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Published: Monday, Jan. 21st, 2019

It’s a Nice Day for a Dry Wedding: How One Couple Did it, and Why it Might Be Right for You

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Planning a dry wedding? Inspiration for going alcohol-free at your reception...

 

 

Of all the big decisions a couple has to make when planning their wedding, one of the most difficult is whether or not to have an alcohol free, or “dry” wedding.

 

There are many reason that couples might choose to have an alcohol free wedding, from religious prohibitions, to families and couples in recovery from alcoholism, to other medical reasons. And sometimes the couple just doesn’t drink, or they don’t feel like paying for that open bar. 
 
To these couples, we say:

 

Remember, it’s your wedding, so celebrate it your way! Just because the booze isn’t flowing doesn’t mean that your wedding has to be boring. In fact, dry weddings can be downright exciting!
 
To help you on the way, we reached out to a couple who had a blast planning and throwing their own dry weddings, to see how they did it and what their experiences were like.

 

 

Here's what we learned...

 

 

image is a photograph of Emily and Aaron O'Neill on their wedding day, smiling at the camera

Emily and Aaron lookings sharp and sober...

 

 

Emily and Aaron O'Neill decided to have a dry reception pretty early on in the wedding planning. Emily explained that, “Aaron doesn't drink alcohol, and my side of the family also doesn't either, so for us it was honestly a pretty easy decision.” 
 
Except for a subtle note on their wedding website, the couple didn’t make a big deal out of their decision. Emily said:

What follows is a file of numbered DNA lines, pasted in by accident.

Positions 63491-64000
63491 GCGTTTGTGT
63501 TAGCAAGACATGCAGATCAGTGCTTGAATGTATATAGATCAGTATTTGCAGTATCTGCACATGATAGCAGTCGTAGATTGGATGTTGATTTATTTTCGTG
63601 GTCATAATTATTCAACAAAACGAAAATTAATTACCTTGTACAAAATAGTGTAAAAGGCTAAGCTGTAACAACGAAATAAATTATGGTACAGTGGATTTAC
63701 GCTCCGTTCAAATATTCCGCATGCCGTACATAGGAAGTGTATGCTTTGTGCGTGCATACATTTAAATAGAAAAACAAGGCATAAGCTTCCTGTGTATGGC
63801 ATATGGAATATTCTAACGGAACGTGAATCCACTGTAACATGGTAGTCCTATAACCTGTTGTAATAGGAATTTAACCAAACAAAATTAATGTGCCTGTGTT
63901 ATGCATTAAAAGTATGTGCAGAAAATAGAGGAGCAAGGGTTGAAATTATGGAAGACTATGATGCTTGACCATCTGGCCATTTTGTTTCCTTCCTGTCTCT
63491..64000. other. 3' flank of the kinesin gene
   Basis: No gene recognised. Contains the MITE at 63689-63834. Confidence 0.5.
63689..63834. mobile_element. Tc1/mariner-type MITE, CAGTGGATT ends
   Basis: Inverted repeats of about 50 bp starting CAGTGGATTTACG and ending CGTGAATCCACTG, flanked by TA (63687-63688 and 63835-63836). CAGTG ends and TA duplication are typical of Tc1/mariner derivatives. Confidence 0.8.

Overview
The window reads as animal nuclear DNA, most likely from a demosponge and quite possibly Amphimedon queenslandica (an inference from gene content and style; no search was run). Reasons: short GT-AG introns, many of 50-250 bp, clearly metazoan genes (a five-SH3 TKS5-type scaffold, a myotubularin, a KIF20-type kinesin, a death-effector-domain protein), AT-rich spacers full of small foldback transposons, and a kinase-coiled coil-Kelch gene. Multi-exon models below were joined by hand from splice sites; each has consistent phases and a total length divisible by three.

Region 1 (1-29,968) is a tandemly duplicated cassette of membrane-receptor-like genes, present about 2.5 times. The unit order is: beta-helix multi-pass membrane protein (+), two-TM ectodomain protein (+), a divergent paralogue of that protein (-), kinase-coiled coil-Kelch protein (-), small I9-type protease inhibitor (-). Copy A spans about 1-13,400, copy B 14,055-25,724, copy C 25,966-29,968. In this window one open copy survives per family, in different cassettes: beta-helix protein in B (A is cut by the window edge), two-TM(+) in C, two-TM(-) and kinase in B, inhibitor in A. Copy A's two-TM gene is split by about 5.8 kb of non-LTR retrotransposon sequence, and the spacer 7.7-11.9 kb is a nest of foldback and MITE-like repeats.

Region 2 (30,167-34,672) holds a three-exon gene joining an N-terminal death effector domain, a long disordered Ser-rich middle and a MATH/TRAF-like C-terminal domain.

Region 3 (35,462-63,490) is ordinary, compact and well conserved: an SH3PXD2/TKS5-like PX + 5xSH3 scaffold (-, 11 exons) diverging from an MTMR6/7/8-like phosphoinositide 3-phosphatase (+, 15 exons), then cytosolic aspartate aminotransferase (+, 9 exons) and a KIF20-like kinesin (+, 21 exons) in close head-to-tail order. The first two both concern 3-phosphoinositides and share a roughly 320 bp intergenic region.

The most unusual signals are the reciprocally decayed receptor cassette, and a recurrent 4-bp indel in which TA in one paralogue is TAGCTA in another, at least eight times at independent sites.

“I felt like the focus of the event was to have our friends and family together in order to be able to celebrate, so it didn't feel like we needed to add that caveat to our invitations explaining our choice.

 

I kind of figured that if we didn't make a big deal out of it, other people wouldn't either.”

 

 

She was right.
 
They chose a caterer that had plenty of experience with dry weddings and was supportive from the beginning. Despite going alcohol-free, there was still a bar and a bartender, who served a variety of fancy soft drinks and creative mocktails instead of slinging booze.

 

Aaron told us that, “We went to a local European importer and found some really unique and tasty non-alcoholic beverages there. The fact that we still put in the effort made for a great vibe, and was more interesting than just serving something like Coke and Sprite. Mocktails can be just as tasty as boozy drinks!”

 

image is a photograph of Emily and Aaron O'Neill on their wedding day, standing in dress and suit in front of a beautiful view of the Lake Union waterfront in Seattle, WA

Emily and Aaron on their wedding day on Lake Union, Seattle

 


Here’s the deal, as the happy couple getting married, your only responsiblity is to have a wonderful time. Guests always have the option of stopping past the bar on the way to the reception, and a few rebellious guests might sneak a nip from a flask to loosen up. 
 
Choosing a dry wedding can give couples the opportunity to focus less on how the bar's holding up (or if anyone's getting out of hand...), and more on other parts of the ceremony and reception: such as the vows, the reunion of old friends, and the incredible food or potluck.

 

If you're planning your wedding and thinking of going dry, remember that the wedding is your day and you shouldn’t feel pressure to have it any other way than your own. There’s so much more to an enjoyable wedding day than getting loaded, so don’t worry about what you're guests will think if that’s the route you decide to take.

 

Plus, dry wedding save lots of money and may make it safer for people to drive home afterwards!

 

 

Updated July 1, 2021


 

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